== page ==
Armenia as a New Hiking Destination

Autumn
January 5, 2019
 

Smithsonian magazine identified Armenia as one of the next world-class hiking destinations in 2018.

The country’s beautifully wooded Dilijan National Park resembles Great Smoky Mountains National Park. The plateaus of volcanic Mt. Aragats look something like the Sierra Nevada’s high country, with its barren igneous rock, gravelly slopes and snow-covered peaks.

Lake Sevan is twice as large as Lake Tahoe and a thousand feet higher in elevation. Though its waters don’t have the clarity that makes Tahoe so spectacular, you won’t find a traffic jam around the lake’s perimeter or dense neighborhoods of mansions.

What the country lacks in affluence is offset by the warmth of the people, whose identity is anchored to its long history. Yerevan, the capital, was founded in 782 B.C., decades before Rome. Between hikes, you can visit ancient temples and some of the oldest Christian churches in the world.

 
 
But anyone who frequents California’s well-traveled mountains would find a few surprises and challenges in hiking or climbing in Armenia.

You often will not find marked trail heads. The weather will be unpredictable. The flora will be foreign. You might end up driving your rental car across a boulder- strewn mountain river to get near a trail. If you find a topographic map, it will probably be written in Armenian — which doesn’t use the Latin alphabet.

Just to get to Armenia requires a long flight that takes you to a place that’s 11 hours ahead of California. That’s important in planning strenuous hiking, because it takes awhile to get over that day-to-night jet lag.

But the country rewards those who make the effort. It will be a liberating experience from the crowded trails, packed parking lots and scarce back-country permits in California. In fact, you won’t need any permits in Armenia.

"I had long searched for a good reason to visit Armenia. As I grew up in Detroit, my father often reminisced about growing up in the Caucasus Mountains in the early 20th century."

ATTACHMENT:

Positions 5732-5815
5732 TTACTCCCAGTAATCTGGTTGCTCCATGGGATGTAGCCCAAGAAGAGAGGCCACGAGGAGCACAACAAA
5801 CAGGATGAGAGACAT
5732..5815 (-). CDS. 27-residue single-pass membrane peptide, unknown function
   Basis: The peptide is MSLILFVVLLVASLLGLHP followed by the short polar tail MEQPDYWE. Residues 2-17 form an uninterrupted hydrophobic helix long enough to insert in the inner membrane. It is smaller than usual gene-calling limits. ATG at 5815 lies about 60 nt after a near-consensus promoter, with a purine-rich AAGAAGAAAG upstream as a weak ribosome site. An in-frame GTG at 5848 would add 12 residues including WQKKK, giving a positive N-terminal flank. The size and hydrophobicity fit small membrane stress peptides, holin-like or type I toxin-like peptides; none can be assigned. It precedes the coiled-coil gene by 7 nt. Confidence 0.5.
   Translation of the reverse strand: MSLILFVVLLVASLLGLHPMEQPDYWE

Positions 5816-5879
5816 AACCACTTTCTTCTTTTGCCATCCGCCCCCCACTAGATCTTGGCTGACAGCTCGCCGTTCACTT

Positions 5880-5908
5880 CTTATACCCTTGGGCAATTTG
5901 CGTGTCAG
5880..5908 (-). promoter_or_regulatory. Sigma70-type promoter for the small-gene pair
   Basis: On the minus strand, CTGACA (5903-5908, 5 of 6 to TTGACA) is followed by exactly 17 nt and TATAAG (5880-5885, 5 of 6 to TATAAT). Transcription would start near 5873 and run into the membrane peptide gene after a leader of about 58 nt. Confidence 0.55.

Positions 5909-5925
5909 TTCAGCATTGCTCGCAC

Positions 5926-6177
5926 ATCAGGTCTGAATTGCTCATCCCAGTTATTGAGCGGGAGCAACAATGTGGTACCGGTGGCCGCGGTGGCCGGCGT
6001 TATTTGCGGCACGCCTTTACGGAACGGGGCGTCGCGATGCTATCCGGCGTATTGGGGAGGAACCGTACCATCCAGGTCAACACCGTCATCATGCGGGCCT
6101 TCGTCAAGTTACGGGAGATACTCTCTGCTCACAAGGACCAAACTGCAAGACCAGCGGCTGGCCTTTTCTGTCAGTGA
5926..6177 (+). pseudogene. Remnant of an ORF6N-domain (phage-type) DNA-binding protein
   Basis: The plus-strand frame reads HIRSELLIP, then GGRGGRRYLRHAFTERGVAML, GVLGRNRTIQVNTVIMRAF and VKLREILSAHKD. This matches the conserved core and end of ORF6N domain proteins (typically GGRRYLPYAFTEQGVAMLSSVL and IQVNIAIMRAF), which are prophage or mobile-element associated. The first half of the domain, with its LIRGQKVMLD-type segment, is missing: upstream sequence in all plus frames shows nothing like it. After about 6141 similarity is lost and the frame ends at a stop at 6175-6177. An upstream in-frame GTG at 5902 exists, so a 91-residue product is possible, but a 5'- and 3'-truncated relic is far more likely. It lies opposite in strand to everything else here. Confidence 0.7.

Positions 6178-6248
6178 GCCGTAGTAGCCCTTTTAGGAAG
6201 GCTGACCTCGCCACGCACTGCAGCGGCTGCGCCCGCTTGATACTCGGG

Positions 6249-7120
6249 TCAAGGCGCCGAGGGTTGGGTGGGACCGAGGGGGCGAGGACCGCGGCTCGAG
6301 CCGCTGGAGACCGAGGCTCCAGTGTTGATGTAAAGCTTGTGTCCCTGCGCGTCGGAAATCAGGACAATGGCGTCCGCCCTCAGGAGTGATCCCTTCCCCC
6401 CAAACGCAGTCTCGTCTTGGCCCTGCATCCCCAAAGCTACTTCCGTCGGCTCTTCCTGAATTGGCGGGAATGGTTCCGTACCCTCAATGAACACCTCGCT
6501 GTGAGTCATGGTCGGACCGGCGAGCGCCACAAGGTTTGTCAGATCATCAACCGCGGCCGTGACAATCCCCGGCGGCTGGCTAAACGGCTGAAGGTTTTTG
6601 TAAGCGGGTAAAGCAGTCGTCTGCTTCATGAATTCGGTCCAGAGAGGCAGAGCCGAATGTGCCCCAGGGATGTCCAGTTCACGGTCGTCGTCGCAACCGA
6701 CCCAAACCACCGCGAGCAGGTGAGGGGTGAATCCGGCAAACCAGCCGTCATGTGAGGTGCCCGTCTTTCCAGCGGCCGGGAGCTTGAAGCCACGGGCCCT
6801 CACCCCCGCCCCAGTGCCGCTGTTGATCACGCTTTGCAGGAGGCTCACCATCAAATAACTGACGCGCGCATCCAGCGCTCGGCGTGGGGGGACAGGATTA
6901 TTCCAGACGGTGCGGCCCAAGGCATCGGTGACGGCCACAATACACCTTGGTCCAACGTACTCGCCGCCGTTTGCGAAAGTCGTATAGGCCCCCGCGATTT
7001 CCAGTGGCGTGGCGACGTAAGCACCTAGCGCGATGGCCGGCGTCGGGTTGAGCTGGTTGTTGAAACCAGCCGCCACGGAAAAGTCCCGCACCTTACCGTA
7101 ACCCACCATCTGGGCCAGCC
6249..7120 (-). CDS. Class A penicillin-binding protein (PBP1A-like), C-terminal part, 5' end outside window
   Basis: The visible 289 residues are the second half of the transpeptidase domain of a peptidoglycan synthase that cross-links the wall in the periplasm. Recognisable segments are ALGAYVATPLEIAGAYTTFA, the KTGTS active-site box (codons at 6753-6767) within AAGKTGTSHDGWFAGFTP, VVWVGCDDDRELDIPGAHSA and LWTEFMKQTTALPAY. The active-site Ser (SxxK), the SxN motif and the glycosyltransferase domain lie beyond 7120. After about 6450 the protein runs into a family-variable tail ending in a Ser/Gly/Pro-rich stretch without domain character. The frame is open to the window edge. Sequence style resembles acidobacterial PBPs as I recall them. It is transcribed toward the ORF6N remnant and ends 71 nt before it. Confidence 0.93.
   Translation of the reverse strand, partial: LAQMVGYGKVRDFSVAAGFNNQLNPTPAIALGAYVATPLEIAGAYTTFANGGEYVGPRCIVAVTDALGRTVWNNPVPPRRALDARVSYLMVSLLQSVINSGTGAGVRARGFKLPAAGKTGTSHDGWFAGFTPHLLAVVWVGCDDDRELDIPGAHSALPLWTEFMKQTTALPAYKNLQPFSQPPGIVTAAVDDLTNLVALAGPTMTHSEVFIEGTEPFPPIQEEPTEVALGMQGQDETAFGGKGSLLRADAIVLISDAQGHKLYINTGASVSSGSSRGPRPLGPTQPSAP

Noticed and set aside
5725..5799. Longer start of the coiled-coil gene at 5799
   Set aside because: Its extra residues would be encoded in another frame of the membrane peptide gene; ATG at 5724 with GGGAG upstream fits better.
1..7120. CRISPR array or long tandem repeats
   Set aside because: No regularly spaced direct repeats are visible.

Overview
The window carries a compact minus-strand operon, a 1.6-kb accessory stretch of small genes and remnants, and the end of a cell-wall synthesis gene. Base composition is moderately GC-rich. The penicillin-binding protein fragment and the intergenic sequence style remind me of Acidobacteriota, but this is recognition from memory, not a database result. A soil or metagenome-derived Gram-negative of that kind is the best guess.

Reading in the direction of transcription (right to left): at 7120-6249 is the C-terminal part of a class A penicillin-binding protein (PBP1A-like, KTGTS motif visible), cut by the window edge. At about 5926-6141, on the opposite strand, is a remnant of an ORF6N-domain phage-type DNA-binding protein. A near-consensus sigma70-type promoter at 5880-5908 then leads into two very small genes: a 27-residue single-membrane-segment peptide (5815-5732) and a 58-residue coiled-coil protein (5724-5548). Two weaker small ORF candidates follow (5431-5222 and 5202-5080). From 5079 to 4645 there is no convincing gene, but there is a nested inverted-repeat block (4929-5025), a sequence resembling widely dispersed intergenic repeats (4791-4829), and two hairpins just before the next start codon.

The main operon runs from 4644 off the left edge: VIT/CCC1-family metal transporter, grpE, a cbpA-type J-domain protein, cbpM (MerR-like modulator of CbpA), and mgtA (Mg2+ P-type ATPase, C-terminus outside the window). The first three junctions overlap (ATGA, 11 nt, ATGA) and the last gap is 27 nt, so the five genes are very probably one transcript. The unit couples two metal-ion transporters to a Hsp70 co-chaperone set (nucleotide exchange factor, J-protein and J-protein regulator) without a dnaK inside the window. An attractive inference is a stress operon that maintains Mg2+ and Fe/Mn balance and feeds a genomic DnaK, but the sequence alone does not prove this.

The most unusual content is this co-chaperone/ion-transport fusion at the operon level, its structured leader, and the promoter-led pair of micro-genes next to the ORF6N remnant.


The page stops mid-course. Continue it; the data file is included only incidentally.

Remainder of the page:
My son Marc had just completed graduate school and had a one-week window to join me in Armenia. He spent a week surfing in Indonesia and flew west, and I flew east.

After a day of exploring Yerevan on foot, we planned for three or four days of hiking. On the way to Dilijan National Park, we stopped at the Sevanavank Monastery, two 1,100-year-old stone churches overlooking Sevan Lake. We also did two hikes in Dilijan, one to pleasant back-country Gosh Lake, along the Transcaucasian Trail, or TCT. We met a Canadian hiker at the lake, who seemed lost. He joined us, and we gave him a ride back to the city of Dilijan.

The second hike took us to the ruins of the 11th century Jukhtak Monastery, deep in a forest. I imagined how people, isolated from the rest of the world, would hike to that mountaintop 1,000 years ago. It seemed such a far cry from driving to a church parking lot these days. The main objective of our trip was Mt. Aragats, the highest peak in the country, about an hour’s drive east of Yerevan.

Mt. Aragats has four peaks, the highest being the North summit, at 13,420 feet. It was still snow-covered in mid-June and would have required a 6,000-foot vertical climb in one day or an overnight stay in the crater. Either way, we would be traversing deep, soft snow. The weather wasn’t cooperating. The Caucasus Mountains can be unpredictably stormy, with violent lightning. In the morning, the storm clouds roiled. So we nixed climbing Aragats North and chose the much tamer Aragats South, at 12,756 feet. We weren’t disappointed.

Our hiking trip barely scratched the surface of what Armenia’s four national parks have to offer. I ran out of time before we could get to Arevik National Park along the southern border. Maybe some day I’ll try again for Aragats North, knowing I’ll need more time. Even in the Sierra, you sometimes have to try more than once to reach a peak.

Ralph Vartabedian, a national correspondent at the Los Angeles Times. Born in Detroit, he graduated from the University of Michigan with a master’s degree in economics and a bachelor’s degree in journalism.